from the experience, and if they would like any feedback (not criticism or blame) from you -what you saw, what you think they might have done differently, and what you think they might
have learned.
iv) Be interested and supportive, light and playful, understanding and open-hearted. Be accepting
and tolerant of your child's learning process and his or her physical abilities. Acknowledge and
enjoy your child's participation and successes -- even the small ones.
v) Model flexibility of your own opinions. Be willing to be wrong and move off your
position. Listen to the other side of the situation and let go of the need to be right or in control.
b) The Do Not’s
i) Don't try to relive your youth through your child. Just because you wanted to be, or were, a
hero on the football field or in gymnastics does not mean that sport will be your child's
choice. Accept that your child may not excel in that or any sport.
ii) Don't blame the equipment, coach, other players, referees, or even the weather if your child or
the team does not do well or win. Blaming others teaches non-accountability to kids. They do
not learn to look at what they could have done differently or learn from their mistakes if they
learn to blame others.
iii) Don't push, push, push. Children who are pushed beyond their capabilities may lose their selfconfidence, become resistant and resentful toward their parent, become unsure of themselves
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and their abilities, and stop trying. They may also exhibit a disturbance in eating and/or
sleeping habits.
iv) Don't expect perfection or tie your ego or image to your child's performance. Perfectionism is a
very hard expectation to live up to. Laying guilt on a child because their performance made you
look bad is highly destructive. Your child is not responsible for your ego or your reputation in
the community.
v) Don’t monopolize the coaches’ time. There are many athletes on the team. We will do our best
to give every individual ample attention, regardless of ability; it is our goal to help every child
improve. Also, we have lives and responsibilities outside of coaching--please respect our
time. If you have a concern, please email us and we will get back to you in a timely manner.
vi) Don’t insert yourself into team meetings, practices, and race-day proceedings. Give your child
space.
vii) Don't send nasty emails to the coaches. The coaches are here to help your child develop as a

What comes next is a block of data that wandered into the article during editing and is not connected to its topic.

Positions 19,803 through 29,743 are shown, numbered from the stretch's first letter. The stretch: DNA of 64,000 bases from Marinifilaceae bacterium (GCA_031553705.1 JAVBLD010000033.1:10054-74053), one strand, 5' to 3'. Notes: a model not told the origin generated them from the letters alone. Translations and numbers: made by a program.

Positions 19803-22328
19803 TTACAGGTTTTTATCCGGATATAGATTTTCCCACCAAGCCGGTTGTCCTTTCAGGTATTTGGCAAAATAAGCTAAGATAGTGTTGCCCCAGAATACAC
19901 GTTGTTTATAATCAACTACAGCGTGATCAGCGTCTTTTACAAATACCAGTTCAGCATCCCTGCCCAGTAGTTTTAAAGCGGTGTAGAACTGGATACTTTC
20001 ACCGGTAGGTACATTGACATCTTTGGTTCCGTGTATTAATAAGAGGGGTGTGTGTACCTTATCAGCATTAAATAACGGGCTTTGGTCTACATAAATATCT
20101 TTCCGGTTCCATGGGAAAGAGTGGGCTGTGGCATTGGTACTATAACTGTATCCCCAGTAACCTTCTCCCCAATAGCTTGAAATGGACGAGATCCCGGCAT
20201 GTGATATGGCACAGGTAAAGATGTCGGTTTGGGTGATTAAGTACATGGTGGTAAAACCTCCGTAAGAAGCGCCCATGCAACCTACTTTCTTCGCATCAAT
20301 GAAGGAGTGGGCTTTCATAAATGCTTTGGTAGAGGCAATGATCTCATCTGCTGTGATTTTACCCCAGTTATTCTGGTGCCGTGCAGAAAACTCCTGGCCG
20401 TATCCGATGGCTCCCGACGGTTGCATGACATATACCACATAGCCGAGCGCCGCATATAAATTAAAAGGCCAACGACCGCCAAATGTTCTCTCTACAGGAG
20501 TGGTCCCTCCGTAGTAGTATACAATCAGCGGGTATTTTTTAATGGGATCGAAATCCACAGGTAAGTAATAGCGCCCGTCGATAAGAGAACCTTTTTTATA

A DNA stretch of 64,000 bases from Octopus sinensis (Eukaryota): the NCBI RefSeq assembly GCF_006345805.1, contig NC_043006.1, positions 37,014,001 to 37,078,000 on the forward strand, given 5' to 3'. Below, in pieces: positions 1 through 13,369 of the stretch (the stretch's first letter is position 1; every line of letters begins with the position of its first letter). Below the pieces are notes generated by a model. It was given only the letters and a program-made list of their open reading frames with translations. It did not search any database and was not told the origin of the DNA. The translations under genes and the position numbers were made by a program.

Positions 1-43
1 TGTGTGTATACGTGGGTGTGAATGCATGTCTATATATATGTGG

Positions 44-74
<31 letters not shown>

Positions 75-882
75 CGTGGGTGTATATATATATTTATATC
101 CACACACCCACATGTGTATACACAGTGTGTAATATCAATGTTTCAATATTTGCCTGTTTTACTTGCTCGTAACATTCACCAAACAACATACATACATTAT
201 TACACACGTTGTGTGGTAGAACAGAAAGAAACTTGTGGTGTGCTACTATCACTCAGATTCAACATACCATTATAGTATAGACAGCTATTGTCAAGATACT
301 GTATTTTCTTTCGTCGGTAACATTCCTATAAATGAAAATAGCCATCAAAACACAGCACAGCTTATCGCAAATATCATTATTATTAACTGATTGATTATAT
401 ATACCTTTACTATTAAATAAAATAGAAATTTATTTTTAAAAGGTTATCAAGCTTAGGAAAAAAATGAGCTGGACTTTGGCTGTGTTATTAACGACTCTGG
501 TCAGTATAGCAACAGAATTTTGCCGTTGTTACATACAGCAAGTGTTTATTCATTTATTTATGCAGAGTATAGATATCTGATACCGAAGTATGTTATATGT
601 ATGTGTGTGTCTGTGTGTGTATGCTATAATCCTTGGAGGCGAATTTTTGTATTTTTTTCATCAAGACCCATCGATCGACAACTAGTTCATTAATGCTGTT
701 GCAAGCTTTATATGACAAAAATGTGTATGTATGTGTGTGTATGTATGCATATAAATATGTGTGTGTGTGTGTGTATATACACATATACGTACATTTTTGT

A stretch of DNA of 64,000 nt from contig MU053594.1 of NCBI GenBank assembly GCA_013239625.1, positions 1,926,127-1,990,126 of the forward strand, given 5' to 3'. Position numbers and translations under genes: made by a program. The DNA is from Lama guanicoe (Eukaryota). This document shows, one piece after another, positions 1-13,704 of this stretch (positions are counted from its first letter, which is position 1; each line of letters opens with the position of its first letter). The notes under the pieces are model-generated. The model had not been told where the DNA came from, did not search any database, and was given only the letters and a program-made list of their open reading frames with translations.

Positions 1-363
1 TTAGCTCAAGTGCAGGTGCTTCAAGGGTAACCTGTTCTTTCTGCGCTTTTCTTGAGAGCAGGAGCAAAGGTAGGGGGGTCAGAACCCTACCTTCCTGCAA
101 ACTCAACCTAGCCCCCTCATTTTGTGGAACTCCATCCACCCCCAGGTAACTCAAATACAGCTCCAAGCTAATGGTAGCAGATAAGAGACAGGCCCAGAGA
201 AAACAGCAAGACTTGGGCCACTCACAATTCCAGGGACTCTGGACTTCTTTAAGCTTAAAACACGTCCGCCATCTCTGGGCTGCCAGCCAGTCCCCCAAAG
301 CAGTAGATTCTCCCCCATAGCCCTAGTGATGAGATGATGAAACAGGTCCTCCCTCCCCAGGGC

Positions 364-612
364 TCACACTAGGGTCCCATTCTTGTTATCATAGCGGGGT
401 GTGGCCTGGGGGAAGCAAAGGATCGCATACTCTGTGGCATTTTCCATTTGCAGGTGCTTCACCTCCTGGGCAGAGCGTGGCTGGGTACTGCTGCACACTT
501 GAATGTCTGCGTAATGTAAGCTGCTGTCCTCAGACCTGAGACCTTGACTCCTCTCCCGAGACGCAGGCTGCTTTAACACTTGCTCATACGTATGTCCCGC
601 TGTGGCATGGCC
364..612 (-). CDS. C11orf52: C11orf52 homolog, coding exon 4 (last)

person and an athlete. If you have any questions or concerns please contact the coach in a
respectful way.
8) Nutrition/Hydration
Most of our athletes will need to consume 2500-4000 calories per day. The point of the packet is to
provide you with an idea of the types of foods your student-athlete should be consuming. The body
needs the proper fuel to get it from point A to point B. A few basic guidelines:
A. Moderation is key. Your child does not need to give up his guilty food indulgences. Just be sensible.
B. Eat plenty of fruits and vegetables. Vitamins are great, but they are not a healthy substitute for natural
vitamins and nutrients. Vitamins are a supplement.
C. Avoid foods high in fat and saturated fats.
D. Limit dessert items. Having a big bowl of ice-cream every night = increased body fat. Increased body
fat = SLOWER than one’s potential. Again, moderation is key. Have a bowl of ice-cream for dessert
one night, and some slices of watermelon another night.
E. Avoid sodas and never consume so-called “energy” drinks. Runners get more benefit from hydrating
with water before a workout, and drinking a Gatorade or other sports drink high in electrolytes after
exercise.
F. Eat plenty of carbohydrates. While “carbo-loading” before a short 3 mile race is somewhat of a fallacy,
it is important to eat carbohydrates during the regular training cycle.
G. Eat plenty of protein. Protein allows athletes to build muscle. While we don’t want runners to bulk up
(when was the last time you saw a beefy champion runner?), we do want runners to build muscle
strength.
H. Drink milk and take a calcium supplement. Let’s get those bones strong!!!
I. Eat fresh food. Fast food is high in fat and preservatives. Limit those trips to In-N-Out to once a week
J. Pre-race meal: stay consistent; eat what you would normally eat. Don’t over-eat!!! Again, you don’t
need a ton of extra carbs before a 3 mile race. Five plates of pasta will just slow you down, as your
body will have to work harder to convert the extra food into energy. You want your body working as
efficiently as possible. Avoid dairy products the day of a race (or at least stay away from dairy the four
hours before competition).
K. Make sure you are getting enough iron in your diet. Dark green vegetables are helpful. Iron
deficiencies are very common in young endurance athletes. See the attached article on iron.
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9) Injury Prevention & Treatment
a) Stretch: We will stretch as a team before and after most all workouts but you should also take the
time to stretch at home. This will aid in injury prevention and help you recover after workouts
b) Ice
c) Wear supportive, well-fitted shoes (replace shoes every 3-4 months)